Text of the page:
Life Kirstie Clements: Scott Morrison, let me introduce you to fashion
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Kirstie Clements: Scott Morrison, let me introduce you to fashion

Morrison
Anthony Albanese made a subtle adjustment to his image and his health, not a giant fashion statement. Photo: TND
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“I’m still wearing the same sunglasses. Sadly, the same suits. I weigh about the same size and I don’t mind a bit of Italian cuisine … I’m not pretending to be anyone else,” commented Prime Minister Scott Morrison about the recently trimmed down Anthony Albanese.

Me, and most of the women of the world, are still laughing.

Mr Morrison, let me introduce you to FASHION.

Today I am Maria Callas in a hot pink linen pantsuit and jewelled sandals. Last Tuesday night I was channelling a flamenco dancer and next weekend I’m going to look like a Country Road catalogue.

The same sunglasses?

If I do the age-to-trend ratio and add the lost/broken/stolen algorithm, I’m probably up to my 167th pair.

Losing weight means you’re pretending to be someone else? Huh?

It’s not the sledge you thought it was. It means you want to be the best version of yourself, possibly for health reasons. As The Betoota Advocate headline so brilliantly put it: “PM ridicules Albo Health Kick As If Every Aussie Bloke Isn’t Currently Worried About Their Heart”.

When I see someone who has done the hard yards, lost weight, updated their glasses and tried a new haircut, I see a champion.

Small updates to your appearance and style, even something as basic as investing in a new, well-cut suit, or new readers, does boost your self-confidence and self-esteem.

Makeovers, at least in my world, can be a game-changer. I recall doing some in-store styling for Sportscraft customers several years ago and was somewhat taken aback by how unsure so many women were, and how hyper-critical they were of themselves.

Many thought they were two sizes bigger than they were, wearing lumpy suits that engulfed them, too nervous or intimidated to try new colours or prints.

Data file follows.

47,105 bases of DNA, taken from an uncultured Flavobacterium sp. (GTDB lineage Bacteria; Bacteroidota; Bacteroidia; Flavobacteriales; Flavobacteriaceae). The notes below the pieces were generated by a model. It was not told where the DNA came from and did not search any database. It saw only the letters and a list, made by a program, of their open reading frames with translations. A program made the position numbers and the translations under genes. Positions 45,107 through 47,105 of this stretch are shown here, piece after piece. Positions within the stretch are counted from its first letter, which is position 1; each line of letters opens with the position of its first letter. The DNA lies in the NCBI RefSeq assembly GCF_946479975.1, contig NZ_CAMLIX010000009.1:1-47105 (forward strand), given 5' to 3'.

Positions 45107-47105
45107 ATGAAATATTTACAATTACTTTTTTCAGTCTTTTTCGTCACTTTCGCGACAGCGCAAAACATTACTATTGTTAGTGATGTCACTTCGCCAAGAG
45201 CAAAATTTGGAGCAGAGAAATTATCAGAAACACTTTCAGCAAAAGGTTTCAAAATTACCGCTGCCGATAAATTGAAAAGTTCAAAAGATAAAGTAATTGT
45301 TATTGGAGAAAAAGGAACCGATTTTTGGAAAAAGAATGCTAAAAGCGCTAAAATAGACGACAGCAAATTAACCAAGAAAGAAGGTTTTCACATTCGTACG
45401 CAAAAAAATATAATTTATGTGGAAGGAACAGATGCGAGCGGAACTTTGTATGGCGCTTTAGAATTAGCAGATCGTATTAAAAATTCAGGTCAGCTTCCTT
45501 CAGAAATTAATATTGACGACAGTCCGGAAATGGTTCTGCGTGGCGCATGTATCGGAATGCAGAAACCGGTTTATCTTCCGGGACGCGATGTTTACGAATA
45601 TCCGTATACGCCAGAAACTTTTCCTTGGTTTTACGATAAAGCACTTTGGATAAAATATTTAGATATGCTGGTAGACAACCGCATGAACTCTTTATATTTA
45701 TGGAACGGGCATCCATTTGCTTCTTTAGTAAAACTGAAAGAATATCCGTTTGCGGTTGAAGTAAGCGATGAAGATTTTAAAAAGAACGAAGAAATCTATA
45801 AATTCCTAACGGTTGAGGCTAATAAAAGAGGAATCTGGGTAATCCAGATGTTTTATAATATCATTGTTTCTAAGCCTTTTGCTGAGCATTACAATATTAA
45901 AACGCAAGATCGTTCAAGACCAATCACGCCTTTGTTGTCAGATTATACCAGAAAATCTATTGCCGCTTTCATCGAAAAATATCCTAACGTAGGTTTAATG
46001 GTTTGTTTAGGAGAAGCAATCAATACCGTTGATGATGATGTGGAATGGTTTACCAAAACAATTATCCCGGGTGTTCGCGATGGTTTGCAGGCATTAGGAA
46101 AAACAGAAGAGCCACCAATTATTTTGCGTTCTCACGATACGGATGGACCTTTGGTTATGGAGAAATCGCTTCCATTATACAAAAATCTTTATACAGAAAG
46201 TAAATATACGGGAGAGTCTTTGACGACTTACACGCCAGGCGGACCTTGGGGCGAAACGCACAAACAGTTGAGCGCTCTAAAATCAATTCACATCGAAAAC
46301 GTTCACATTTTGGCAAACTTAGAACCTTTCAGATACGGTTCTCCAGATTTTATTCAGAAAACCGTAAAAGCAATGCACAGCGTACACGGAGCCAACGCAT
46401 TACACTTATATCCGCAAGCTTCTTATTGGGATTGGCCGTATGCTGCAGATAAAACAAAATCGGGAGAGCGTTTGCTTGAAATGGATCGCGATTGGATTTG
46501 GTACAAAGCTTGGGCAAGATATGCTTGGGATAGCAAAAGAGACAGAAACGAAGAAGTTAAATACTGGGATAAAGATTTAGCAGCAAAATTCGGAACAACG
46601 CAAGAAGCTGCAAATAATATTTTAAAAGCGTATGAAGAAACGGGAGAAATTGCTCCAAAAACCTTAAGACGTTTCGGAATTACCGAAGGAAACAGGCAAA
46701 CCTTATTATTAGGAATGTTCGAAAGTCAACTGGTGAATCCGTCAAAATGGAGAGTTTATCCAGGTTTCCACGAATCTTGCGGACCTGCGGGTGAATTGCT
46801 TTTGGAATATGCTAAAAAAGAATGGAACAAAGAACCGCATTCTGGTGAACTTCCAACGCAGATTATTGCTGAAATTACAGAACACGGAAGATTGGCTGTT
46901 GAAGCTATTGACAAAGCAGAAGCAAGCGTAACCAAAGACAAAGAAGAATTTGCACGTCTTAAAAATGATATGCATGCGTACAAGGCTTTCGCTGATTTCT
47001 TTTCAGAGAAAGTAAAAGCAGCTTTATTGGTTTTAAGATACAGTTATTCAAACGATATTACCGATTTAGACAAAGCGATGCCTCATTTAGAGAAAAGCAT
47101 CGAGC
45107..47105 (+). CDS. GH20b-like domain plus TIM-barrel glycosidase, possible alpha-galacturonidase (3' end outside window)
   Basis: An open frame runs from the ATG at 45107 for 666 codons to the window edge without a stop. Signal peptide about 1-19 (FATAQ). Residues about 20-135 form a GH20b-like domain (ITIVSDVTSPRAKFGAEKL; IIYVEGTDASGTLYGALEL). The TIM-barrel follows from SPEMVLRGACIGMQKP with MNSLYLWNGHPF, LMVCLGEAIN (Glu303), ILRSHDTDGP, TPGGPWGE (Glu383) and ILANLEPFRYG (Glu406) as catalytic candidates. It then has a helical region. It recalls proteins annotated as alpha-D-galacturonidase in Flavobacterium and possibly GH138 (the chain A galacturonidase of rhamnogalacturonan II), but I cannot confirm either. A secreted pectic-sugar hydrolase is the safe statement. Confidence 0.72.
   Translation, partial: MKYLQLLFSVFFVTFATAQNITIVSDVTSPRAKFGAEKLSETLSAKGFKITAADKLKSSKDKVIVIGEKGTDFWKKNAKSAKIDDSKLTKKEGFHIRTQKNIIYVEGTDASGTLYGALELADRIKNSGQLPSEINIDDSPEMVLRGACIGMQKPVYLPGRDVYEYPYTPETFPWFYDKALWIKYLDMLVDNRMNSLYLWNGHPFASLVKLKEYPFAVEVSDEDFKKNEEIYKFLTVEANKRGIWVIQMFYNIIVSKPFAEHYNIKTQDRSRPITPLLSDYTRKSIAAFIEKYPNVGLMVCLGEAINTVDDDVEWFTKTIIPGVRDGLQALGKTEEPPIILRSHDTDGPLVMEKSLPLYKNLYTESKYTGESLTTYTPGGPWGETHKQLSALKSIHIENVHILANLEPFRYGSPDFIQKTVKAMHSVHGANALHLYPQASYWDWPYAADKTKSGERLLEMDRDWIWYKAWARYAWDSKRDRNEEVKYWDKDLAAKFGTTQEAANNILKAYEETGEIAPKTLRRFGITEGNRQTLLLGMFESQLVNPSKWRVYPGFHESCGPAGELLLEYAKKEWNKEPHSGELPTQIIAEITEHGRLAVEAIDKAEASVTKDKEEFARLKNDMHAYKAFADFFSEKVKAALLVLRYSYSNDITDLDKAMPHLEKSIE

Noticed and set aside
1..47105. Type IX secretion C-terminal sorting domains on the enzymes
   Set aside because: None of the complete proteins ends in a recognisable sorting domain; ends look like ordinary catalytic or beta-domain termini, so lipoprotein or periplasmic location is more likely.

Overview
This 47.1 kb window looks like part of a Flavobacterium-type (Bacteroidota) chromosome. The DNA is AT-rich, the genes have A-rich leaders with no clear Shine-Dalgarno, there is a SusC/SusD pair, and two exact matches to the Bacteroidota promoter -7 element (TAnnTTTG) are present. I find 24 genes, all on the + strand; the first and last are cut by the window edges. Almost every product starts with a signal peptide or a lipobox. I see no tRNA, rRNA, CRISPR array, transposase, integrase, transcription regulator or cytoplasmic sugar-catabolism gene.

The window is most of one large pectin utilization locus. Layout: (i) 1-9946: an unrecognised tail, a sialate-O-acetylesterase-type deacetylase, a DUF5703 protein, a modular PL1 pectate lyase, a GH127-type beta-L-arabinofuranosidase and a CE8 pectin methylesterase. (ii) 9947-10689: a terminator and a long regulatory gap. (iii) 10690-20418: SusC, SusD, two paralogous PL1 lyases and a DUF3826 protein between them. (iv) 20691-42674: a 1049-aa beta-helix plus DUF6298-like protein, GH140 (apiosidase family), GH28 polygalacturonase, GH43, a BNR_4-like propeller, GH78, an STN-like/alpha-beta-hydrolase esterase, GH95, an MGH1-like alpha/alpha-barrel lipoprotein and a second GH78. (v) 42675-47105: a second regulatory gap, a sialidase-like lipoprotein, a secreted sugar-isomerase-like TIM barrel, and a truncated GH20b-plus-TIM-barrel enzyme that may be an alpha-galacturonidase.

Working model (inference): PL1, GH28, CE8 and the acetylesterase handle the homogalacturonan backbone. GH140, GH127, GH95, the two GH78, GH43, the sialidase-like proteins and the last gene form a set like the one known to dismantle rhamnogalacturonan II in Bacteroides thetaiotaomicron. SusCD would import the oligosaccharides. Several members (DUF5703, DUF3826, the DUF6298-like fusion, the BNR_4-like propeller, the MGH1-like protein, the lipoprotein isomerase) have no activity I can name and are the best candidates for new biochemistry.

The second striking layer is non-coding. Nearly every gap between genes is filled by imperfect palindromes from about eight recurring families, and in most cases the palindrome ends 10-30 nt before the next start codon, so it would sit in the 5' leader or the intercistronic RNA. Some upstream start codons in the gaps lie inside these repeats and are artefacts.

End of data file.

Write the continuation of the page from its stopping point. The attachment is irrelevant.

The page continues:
I spent hours with one lovely woman, a very capable corporate CFO, who, when we finally put her in a pantsuit that fit beautifully with a pretty silk shirt, actually cried with happiness (and maybe relief).

She felt so much better about herself, just through a wardrobe update. It wasn’t pretension, it wasn’t inauthentic. It was self-care.

It’s perplexing that Scott Morrison thinks that a tired suit makes him relatable and somehow more trustworthy. Are we back to that archaic time, when Paul Keating wearing an Ermenegildo Zegna suit was considered a bit flash?

It smacks of desperation to be calling your opponent fraudulent just because he simply shed some kilos and put on a nice white shirt.

Female politicians have always found it exasperating to be unnecessarily scrutinised, and then criticised, for their clothing choices, – judged as too revealing, too masculine, too unflattering etc. A barb about something as innocuous as men’s spectacles is very odd coming from a PM.

What an image update does indicate is that you are aware of the times  you are in and that you are moving with them. Fashion trends are the very pointy end of the scale, and following those can be exhausting, expensive and pointless, as any woman can tell you.

But Albanese made a subtle adjustment to his image and his health, not a giant fashion statement, and it’s frankly great to see.

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